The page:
Comment by Iamgr8teful (original poster) at 1:07 PM on Aug. 19, 2010

  • If they help facilitate adoptions, don't you think that is a conflict of interest, much like adoption agencies have? Do they charge fees to handle an adoption? I am totally in favor of helping moms to parent when possible, but, I have to wonder how much Project Cuddle encourages parenting as opposed to encouraging adoption. I know you said 60% of the mothers who go there end up parenting, but, I am somewhat skeptical.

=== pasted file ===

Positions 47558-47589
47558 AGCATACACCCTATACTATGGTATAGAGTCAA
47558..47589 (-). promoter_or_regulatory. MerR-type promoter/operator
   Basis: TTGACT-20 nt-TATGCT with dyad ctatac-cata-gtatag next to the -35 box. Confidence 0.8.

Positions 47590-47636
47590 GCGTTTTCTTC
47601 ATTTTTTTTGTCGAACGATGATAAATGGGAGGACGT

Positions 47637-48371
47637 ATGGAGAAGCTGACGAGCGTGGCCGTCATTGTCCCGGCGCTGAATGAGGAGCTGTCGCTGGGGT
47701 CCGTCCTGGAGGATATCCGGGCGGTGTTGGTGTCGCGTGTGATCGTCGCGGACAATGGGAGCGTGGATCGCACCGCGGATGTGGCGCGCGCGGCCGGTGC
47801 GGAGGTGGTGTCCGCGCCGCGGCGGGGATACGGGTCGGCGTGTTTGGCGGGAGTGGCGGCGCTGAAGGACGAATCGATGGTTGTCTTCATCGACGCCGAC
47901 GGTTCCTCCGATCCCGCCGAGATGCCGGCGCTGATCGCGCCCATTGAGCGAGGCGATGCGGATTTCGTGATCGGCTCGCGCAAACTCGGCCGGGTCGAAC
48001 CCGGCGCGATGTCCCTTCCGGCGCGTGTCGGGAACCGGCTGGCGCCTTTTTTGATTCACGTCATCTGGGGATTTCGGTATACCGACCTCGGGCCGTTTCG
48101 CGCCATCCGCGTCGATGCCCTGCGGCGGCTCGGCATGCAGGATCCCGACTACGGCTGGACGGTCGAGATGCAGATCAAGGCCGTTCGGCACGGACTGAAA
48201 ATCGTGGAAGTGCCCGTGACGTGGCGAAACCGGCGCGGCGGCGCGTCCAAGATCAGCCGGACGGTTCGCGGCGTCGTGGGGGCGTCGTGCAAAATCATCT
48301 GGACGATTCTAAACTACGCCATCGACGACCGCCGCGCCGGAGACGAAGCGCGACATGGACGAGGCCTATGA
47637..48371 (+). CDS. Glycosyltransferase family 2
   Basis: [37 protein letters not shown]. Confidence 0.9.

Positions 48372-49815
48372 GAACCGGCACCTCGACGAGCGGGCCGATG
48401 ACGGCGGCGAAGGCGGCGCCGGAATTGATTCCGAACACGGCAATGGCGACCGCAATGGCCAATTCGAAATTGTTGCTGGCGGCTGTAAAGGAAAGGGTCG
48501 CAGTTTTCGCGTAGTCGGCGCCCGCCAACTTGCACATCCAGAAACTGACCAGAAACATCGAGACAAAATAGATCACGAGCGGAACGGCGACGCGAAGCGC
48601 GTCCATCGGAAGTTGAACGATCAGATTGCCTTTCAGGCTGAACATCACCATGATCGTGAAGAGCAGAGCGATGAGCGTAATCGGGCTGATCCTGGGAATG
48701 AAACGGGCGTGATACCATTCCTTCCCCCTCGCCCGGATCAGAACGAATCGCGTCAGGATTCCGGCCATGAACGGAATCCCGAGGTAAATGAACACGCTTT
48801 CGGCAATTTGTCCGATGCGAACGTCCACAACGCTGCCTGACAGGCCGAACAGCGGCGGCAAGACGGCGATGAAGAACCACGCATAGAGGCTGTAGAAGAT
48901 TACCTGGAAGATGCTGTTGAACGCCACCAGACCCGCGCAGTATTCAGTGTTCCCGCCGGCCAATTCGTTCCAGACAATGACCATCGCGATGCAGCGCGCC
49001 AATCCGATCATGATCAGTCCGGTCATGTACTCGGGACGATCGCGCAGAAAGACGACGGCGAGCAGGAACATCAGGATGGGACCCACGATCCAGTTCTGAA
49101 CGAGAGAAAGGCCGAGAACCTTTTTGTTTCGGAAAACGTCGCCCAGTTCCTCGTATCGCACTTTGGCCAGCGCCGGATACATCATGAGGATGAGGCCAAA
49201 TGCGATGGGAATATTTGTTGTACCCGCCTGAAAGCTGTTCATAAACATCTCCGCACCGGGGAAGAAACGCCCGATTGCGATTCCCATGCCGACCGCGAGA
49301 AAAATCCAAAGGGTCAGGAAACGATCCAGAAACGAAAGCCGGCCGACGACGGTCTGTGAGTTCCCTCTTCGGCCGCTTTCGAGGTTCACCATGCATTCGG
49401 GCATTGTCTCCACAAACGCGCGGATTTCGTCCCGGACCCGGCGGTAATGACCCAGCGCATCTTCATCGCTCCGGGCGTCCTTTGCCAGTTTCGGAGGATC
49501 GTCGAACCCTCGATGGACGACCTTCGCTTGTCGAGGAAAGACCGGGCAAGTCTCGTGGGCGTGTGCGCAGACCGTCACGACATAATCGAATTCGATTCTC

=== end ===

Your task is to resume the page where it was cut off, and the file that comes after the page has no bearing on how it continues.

Answer by Southernroots at 12:49 AM on Aug. 21, 2010

  • SR, they charge no fees whatsoever to anyone. They operate entirely on donations. You can go to the web address I gave above. They have pictures of some of the moms and babies they have helped. I cannot see any conflict of interest.

    Comment by Iamgr8teful (original poster) at 1:14 AM on Aug. 21, 2010

  • I'm not looking to adopt, but I think I'd love to be a resource family and particularly to help a young woman in crisis. Thanks for the link, we're in the process of buying a house, so I'm going to check out the criteria and see if we have anything to offer.

    Answer by Bellarose0212 at 4:19 AM on Aug. 21, 2010